Amazon rainforest fires are still burning: What you need to know and how you can help?
Brazil, Aug 16: The Amazon rainforest is burning at a record rate-- the highest on record since 2013. The latest fires has prompted anti-government protests and international furore. Earlier this month, Brazil declared a state of emergency over the rising number of fires in the region.
So far this year, 40,341 fires have been recorded, which is about 35 per cent higher than the average for the first eight months of each year since 2010.
How did the Amazon rainforest fires start?
The space agency said it had detected more than 74,000 fires between January and August and more than 9,500 forest fires since Thursday, mostly in the Amazon region.
However, the natural fires in the Amazon are rare, but it is common for the Amazon to witness fires during the dry season - which runs from July to October.
After Global outcry, Brazil deploys Army to fight Amazon fires:
Brazilian President Jair Bolsonaro on Friday said he might send the military to fight massive fires in the Amazon as an international outcry over his handling of the environmental crisis grows. Military aircrafts and 44,000 troops will be available to fight fires sweeping through parts of the Amazon region. The defense and environment ministers have outlined plans to battle the blazes that have prompted an international outcry as well as demonstrations in Brazil against President Jair Bolsonaro's handling of the environmental crisis.
Pressure, prayers and protests
Amazonas, Brazil's largest state, declared a state of emergency on August 9 while Acre has been on environmental alert since August 16 due to the fires. Unconvinced, thousands of Brazilians have taken to the streets in protests throughout the country, demanding an end to the environmental disaster. A man can be wearing a mask President Donald Trump, front left, is joined by other 'world leaders' during a protest ahead of the G-7 summit in Biarritz, France.
Why does the Amazon matter?
It should be noted that Amazon Brazil is home to approximately 200 million head of cattle, and is the largest exporter in the world, supplying about one-quarter of the global market. And it has the largest tropical forest in the world, covering more than five million square kilometres across nine countries: Brazil, Bolivia, Colombia, Ecuador, French Guiana, Guyana, Peru, Suriname and Venezuela.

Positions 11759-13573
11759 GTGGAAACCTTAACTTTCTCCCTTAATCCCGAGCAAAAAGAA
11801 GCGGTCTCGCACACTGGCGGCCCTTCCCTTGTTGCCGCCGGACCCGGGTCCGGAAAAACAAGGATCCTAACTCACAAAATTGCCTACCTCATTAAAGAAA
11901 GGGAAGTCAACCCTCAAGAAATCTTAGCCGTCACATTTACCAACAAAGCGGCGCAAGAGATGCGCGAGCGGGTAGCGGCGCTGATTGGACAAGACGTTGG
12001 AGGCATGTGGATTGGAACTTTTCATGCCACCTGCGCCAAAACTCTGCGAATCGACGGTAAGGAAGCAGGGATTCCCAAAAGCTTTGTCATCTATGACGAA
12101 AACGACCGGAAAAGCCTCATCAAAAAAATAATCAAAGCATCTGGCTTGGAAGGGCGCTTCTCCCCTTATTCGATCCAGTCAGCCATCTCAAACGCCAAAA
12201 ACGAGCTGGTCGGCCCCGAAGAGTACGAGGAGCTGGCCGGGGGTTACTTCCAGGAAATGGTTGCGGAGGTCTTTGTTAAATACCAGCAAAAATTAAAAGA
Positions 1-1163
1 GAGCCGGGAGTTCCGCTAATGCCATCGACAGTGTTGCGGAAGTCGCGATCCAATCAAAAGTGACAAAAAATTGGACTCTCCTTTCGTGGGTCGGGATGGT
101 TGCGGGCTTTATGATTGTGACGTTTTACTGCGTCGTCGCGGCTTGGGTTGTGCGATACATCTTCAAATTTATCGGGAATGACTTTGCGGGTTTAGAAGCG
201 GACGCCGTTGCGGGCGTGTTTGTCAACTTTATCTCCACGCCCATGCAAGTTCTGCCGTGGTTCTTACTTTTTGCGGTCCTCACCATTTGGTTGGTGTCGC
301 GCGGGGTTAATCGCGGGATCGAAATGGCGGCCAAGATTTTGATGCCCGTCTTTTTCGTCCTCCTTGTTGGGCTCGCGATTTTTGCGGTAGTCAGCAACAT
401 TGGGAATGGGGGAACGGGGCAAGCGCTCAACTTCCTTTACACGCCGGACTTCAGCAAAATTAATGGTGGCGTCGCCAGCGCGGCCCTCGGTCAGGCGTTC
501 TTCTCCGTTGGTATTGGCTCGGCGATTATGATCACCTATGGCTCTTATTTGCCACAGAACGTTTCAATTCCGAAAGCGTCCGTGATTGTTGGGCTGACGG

Social media outrage over Amazon forest fire
Social media users around the world have latched on to #PrayForAmazonia and #PrayForAmazon, pushing the topic towards the top of Twitter's global trends earlier this week.
As Amazon burns, G7 nations close to agreement on tackling Amazon fires
Tackling the record-setting wildfires in the Amazon rainforest has been made a priority among leaders gathered at the Group of Seven summit in France. French President Emmanuel Macron put the fires at the top of the summit's agenda and announced Sunday that the G7 was close to finalizing a deal to provide "technical and financial help" to countries affected by the fires.
How can you help?
- Donate to Rainforest Action Network to protect an acre of the Amazonian rainforest.
- Donate to the Rainforest Trust to help buy land in the rainforest. Since 1988, the organization has saved over 23 million acres.
- Reduce your paper and wood consumption
- The World Wide Fund for Nature (known as the World Wildlife Fund in the US and Canada) works to protect the species in the Amazon and around the world.
- Donate to the Amazon Conservation Team, which works to fight climate change, protect the Amazon and empower Indigenous peoples.